I participated in an Ambassador Program on behalf of Influence Central for Hood Cream. I received product samples as well as a promotional item to thank me for my participation.
Have you ever eaten at a restaurant and wished that you could make the same meal at home? Many recipes you can, and the premium quality ingredients are easily accessible in local grocery stores.
I was recently invited to the Deuxave Restaurant located on Commonwealth Ave in Boston as a Hood Cream Ambassador. Opened in 2010 by Chris Coombs, Deuxave provides a casual dining experience with uniquely prepared fresh ingredients. During our immersion dinner, we sampled 5 different courses created by owner & chef, Chris Coombs, that all featured Hood cream. The dinner allowed me to try foods that I would not normally cook, and opened up my eyes on how to use Hood cream in recipes.
While I have cooked with Hood cream in the past, most of the time it was for a dessert or a thick & creamy sauce, which my husband is not a fan of, but after indulging in the five courses made by Chris Coombs I found out how versatile cooking with Hood cream can be.
Hood was founded in 1846 in Charleston, Massachusetts by Harvey Perley Hood, and is one of the largest branded dairy operators in the United States. The premium quality cream is trusted by home chefs like myself, as well as professional chefs, like Chris Coombs of Deuxave. Cooking with cream doesn’t mean that you must have a creamy thick entrée, that leaves you feeling full, it can be used in a number of light recipes as well. Growing up in New England, you could always find either Hood Half & Half, Hood Light Cream, or Hood Whipping Cream in my mother’s fridge.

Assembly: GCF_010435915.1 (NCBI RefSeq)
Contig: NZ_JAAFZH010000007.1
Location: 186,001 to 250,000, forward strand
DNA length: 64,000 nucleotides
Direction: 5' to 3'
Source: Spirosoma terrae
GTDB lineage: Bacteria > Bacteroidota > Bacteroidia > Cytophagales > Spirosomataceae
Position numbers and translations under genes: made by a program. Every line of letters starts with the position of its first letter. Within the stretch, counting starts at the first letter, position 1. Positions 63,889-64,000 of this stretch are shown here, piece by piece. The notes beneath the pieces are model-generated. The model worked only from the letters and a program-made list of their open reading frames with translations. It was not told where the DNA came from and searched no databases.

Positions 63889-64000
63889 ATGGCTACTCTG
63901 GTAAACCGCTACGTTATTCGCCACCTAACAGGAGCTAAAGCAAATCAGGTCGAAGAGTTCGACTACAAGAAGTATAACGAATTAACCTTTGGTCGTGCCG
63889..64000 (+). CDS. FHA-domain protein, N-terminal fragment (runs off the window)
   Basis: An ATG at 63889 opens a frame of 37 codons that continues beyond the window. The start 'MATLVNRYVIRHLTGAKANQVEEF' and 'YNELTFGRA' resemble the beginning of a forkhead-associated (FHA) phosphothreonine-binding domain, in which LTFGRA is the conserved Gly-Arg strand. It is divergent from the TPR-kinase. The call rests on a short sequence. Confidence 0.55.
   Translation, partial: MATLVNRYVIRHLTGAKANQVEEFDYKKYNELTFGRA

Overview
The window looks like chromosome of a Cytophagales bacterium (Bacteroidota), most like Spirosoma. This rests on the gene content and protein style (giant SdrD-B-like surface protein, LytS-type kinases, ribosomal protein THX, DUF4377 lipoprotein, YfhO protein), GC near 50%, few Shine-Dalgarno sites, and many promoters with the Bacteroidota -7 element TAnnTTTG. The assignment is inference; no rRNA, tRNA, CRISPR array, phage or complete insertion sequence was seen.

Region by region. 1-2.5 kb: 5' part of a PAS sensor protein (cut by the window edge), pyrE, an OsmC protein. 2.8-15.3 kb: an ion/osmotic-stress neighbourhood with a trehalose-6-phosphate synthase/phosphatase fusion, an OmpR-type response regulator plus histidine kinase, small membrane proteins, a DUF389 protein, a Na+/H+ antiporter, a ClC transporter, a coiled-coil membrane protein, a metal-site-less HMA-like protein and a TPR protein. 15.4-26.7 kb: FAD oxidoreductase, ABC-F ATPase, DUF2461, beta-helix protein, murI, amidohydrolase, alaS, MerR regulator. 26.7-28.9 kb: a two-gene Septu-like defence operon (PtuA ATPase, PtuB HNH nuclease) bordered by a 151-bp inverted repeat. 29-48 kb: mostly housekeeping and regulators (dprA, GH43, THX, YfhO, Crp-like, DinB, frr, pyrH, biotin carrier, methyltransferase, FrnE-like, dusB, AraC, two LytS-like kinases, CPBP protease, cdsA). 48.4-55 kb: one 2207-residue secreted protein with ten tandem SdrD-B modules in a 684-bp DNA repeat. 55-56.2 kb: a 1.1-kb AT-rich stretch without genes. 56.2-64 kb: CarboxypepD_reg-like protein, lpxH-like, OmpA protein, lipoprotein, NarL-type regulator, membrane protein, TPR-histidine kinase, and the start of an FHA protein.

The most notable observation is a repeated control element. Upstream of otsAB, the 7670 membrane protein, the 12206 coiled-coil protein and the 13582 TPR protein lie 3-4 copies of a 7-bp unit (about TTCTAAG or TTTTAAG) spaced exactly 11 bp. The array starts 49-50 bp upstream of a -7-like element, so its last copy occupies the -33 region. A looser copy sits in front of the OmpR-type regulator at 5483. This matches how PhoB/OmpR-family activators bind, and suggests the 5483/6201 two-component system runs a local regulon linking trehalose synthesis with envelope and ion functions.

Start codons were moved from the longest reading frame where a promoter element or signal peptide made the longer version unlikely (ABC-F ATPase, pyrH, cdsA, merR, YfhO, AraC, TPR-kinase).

Our night started out with a chilled Heirloom Tomato Gazpacho which was perfect with the warm outside temperature. When I think of a tomato soup, I think of a thick & creamy, but this Heirloom Tomato Gazpacho was a light version and full of flavor with fresh ingredients.
Next up was the Spring Carbonara topped with a quail egg. The bright green spring peas & light herbed cream sauce served as a delicious combination to this pasta dish. This was one of my favorite courses and I look forward to re-creating at home.
The third course was the Pan Seared Cod with Tomato Clam Nage. This dish took myself as well as a few others by surprise as we expected a fishy taste. The cod and clams were caught local and cooked to perfection with a thickened broth made with heavy cream. Each bite was full of flavor with no “fishy” taste, this dish certainly opened my eyes to cooking with fish & cream.
My husband would have enjoyed the fourth course, a cast iron roasted Niman Ranch Prime New York Strip served with Madeira Cream Sauce. While I normally would have never eaten a steak so rare, I’m pretty sure this dish won me over.
The steak was served with a side of Asparagus Gratin and Potato & Caramelized Onion Gratin. My husband often makes a cheesy potato gratin, and I’m looking forward to adding in a little caramelized onion next time. When cooking gratin, the cream can separate at high temperatures so they key is to use a quality cream, like Hood.
Our final course was the Peach Melba, and I love how Chef Coombs presented this dessert in a glass. Using a glass instead of a dish added a touch of elegance, and the layers of crumb topping, peaches, raspberries and ice cream were the perfect summer combination. I could picture myself serving this on a girls night.
As you can see, Hood cream is a frequently reached for ingredient not only in homes, but in the kitchens of some of the best restaurants.
Did you realize how versatile Hood cream is?
What are some of your favorite recipes made with cream?